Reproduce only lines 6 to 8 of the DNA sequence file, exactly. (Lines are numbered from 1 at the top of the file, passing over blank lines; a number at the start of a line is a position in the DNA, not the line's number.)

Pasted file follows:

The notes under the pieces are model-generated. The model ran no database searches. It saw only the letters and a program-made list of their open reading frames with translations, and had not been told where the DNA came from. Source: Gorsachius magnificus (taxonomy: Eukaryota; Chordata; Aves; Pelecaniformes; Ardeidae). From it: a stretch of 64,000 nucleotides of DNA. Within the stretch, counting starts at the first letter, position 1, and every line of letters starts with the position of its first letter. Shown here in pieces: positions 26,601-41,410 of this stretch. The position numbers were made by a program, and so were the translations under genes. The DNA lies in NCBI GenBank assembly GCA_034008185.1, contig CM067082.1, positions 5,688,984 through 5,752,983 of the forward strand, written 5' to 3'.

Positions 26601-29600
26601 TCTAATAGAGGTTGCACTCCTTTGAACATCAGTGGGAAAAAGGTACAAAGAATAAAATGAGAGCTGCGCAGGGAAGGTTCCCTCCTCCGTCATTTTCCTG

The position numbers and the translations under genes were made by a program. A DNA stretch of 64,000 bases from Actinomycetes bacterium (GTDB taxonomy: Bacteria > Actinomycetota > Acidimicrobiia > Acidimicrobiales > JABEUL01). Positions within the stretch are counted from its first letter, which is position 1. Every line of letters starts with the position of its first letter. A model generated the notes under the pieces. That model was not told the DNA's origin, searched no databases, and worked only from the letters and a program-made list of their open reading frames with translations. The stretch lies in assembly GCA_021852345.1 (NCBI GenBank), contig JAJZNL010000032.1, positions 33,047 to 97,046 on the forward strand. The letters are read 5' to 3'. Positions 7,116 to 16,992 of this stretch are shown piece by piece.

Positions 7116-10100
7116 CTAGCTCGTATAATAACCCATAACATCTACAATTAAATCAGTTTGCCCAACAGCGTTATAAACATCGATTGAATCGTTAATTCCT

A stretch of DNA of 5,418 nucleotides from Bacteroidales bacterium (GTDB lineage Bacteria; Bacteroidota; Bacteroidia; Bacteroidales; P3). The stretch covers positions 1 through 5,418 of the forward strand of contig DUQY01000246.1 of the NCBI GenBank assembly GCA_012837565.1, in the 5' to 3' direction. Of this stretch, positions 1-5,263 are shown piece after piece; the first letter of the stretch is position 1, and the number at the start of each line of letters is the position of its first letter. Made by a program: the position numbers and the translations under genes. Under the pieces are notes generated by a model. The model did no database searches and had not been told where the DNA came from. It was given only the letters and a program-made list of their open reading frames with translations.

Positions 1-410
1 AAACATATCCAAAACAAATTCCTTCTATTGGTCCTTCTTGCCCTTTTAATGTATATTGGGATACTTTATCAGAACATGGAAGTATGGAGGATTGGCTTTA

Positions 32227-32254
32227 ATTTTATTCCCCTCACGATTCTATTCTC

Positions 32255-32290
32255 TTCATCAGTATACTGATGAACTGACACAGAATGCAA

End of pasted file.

7116 CTAGCTCGTATAATAACCCATAACATCTACAATTAAATCAGTTTGCCCAACAGCGTTATAAACATCGATTGAATCGTTAATTCCT

A stretch of DNA of 5,418 nucleotides from Bacteroidales bacterium (GTDB lineage Bacteria; Bacteroidota; Bacteroidia; Bacteroidales; P3). The stretch covers positions 1 through 5,418 of the forward strand of contig DUQY01000246.1 of the NCBI GenBank assembly GCA_012837565.1, in the 5' to 3' direction. Of this stretch, positions 1-5,263 are shown piece after piece; the first letter of the stretch is position 1, and the number at the start of each line of letters is the position of its first letter. Made by a program: the position numbers and the translations under genes. Under the pieces are notes generated by a model. The model did no database searches and had not been told where the DNA came from. It was given only the letters and a program-made list of their open reading frames with translations.

Positions 1-410